By Isabella Olsson
Emerging Sydney creative Lara Balken has taken on the fairly daunting task of serving as writer, director and lead in her original play “Exit Wounds”, showing as part of the Sydney Fringe festival. The play follows 23 year old Sammy (played by Balken) as she navigates sex, love, and terminal illness, and explores how her diagnosis impacts her relationships with both her friends and her partner. Balkan and all the creatives should be applauded for their gumption and drive to produce an original work that discusses difficult topics, and I wish them the best in workshopping this piece further.
Unfortunately, while “Exit Wounds” tackles some big issues, the play is hindered from the beginning by a script that lacks direction, and bites off a lot more than it can chew – it wants to talk about mortality, but exactly what it wants to say, it’s less sure. It vies for sincerity and naturalism, and yet instead feels forced and decidedly unnatural, sliding into the “sick-lit” trope of exploiting chronic illness for the sake of superficial external conflict.
Dramatically, it is clunky and lacks momentum – characters come and go without motive or necessity, more than once announcing “I’m going to go now” as impetus for exiting a scene. The issues tackled are laboured and yet are not resolved with any particular nuance or insight. The second half of the play in particular seems to repeat itself over and over and characters interact with very little purpose, rehashing the same melodrama scene after scene and making its hour and a half run time feel a lot longer. There are twists that aren’t explained and shock reveals that don’t quite hit, and as a result I couldn’t quite tell you how the play ends – I spent the last few scenes trying to piece together all the loose strands, and left the theatre with a whole lot of unanswered questions.
This lack of focus is also the fatal flaw of its characters, who for the most part lack strong, discernible personalities and fall into predictable, almost soap-opera like rhythms with each other – Sammy is constantly at war with her womanising best friend Zach (Ilya Ilyashyk), who is both devoted to her care and yet constantly (and bizarrely) guilts her for the toll her disease takes on him. His and Sammy’s conversations are peppered with playful barbs (“you fucking moron”/“you’re such an idiot”/“I hate you”) but it rings less like genuine friendship and more like a shallow attempt to imitate intimacy. Sammy’s astronomer ex-girlfriend Tash (Chrissy Mae Valentine) flits in and out of her life, never staying onstage enough to establish her personality beyond the superficial, and while Zach and Sammy’s friend Eli (Sam Martin) is a breath of fresh air onstage, his existence in the play goes unexplained and ultimately contributes very little to the plot itself.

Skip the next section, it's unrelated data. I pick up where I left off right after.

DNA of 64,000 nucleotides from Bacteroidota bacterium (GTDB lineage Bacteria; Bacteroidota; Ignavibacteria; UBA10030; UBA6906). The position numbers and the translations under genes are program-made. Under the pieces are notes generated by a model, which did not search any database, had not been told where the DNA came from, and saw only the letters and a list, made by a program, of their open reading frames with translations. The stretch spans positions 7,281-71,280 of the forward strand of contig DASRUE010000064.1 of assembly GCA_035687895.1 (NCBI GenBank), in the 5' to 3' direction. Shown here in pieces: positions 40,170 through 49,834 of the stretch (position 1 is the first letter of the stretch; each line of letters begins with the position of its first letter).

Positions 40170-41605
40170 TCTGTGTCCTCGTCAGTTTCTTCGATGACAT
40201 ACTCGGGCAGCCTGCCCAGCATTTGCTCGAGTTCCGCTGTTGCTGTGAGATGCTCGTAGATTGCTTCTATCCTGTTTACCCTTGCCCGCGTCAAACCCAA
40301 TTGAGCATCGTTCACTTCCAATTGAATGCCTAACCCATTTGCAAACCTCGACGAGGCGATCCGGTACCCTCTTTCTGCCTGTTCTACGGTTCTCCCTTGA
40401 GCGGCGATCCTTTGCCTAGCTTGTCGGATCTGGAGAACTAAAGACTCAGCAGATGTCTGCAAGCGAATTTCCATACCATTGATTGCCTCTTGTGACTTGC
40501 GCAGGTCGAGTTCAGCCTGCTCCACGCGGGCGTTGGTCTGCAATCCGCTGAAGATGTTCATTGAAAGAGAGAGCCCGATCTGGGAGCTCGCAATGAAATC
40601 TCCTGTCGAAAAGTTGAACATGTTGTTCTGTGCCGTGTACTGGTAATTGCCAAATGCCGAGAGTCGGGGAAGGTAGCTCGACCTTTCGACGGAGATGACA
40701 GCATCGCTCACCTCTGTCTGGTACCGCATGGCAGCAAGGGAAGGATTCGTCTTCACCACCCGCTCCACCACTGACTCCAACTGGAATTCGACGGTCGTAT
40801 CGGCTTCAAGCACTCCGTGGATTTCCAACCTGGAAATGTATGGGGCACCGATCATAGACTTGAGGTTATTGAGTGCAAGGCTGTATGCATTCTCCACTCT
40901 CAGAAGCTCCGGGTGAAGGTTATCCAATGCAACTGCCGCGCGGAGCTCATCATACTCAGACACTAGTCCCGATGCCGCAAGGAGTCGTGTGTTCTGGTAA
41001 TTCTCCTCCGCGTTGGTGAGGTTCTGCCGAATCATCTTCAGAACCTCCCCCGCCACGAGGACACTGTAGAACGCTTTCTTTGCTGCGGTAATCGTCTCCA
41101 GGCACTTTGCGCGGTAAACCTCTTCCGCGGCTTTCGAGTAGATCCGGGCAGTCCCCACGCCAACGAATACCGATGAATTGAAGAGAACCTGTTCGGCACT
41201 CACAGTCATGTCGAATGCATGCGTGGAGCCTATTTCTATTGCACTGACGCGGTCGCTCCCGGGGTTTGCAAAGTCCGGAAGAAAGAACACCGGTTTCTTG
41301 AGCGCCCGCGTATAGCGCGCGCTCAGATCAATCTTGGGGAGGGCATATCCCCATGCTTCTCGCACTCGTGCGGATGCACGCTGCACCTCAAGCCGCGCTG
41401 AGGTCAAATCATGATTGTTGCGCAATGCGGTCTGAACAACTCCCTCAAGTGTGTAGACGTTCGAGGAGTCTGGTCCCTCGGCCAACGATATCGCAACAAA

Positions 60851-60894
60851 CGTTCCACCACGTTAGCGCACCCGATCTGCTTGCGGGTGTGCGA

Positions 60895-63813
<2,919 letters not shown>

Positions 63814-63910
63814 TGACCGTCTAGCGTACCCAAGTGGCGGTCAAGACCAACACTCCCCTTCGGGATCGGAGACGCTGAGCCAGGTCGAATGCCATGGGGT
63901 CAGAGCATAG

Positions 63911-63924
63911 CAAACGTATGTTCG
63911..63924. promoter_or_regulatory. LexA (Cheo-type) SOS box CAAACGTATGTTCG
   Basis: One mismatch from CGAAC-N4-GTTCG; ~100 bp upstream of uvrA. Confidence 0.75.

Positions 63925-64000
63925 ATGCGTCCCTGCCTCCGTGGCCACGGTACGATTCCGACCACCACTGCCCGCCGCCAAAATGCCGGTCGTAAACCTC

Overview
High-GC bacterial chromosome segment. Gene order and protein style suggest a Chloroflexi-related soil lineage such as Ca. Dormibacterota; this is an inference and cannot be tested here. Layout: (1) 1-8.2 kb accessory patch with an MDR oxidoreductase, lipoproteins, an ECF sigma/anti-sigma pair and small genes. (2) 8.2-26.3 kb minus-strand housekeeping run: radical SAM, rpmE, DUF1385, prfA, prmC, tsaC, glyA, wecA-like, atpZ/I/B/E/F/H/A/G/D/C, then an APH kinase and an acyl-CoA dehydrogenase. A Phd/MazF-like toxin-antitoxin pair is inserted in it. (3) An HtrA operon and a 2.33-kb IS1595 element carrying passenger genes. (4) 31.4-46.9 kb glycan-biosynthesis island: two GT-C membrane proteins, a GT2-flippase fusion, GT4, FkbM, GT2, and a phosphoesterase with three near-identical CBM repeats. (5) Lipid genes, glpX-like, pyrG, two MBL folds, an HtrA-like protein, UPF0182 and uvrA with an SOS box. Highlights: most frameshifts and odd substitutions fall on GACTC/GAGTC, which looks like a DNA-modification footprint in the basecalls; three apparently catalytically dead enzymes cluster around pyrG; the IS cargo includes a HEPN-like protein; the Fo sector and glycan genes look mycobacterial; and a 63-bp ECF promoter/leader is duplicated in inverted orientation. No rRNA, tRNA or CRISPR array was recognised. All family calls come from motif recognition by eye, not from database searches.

Despite its flaws, there are some lovely moments in this show. The lighting (Marie Echevarria) is thoughtful and creative, and serves to cleverly transform the otherwise bare space into various different locations, including a nightclub and a church. The play plays with chronology interestingly, and the flashbacks of Sammy and Tash’s relationship are sweet and charming. Sam Martin’s performance as Eli is a particular standout, and he invigorates his scenes with a refreshing energy and impeccable comic timing that will delight an audience.
These individual elements, however, are not enough to compensate for the underlying problems affecting the play, and “Exit Wounds” ultimately suffers from a crippling lack of authenticity. As a story that deals with chronic terminal illness, it feels ignorant to the realities of that experience, and its attempts to create realism unfortunately do the exact opposite. It is perhaps telling that despite Sammy’s chronic illness being a central and consistently discussed topic, we are never told exactly what it is she is suffering from – a lack of specificity that feels noticeably disingenuous and leaves gaping holes in our understanding of her story arc.
Furthermore, the main “thesis” of the play seems to be that a sick person has a responsibility to put the feelings and needs of their able-bodied carers above their own, a sentiment that sits fairly uneasily with me. Most regrettably, the insincerity of the play drives a wedge between the audience and the characters, making it incredibly difficult to sympathise with their emotional journeys, and compromising any pathos we might have otherwise experienced.
There is undoubtedly potential in the script and premise, and with such a dedicated creative team I am sure future workshops will see this play grow and evolve beyond this first draft. I congratulate them on their achievement and I wish them all the best for the rest of their run.
All opinions and thoughts expressed within reviews on Theatre Travels are those of the writer and not of the company at large.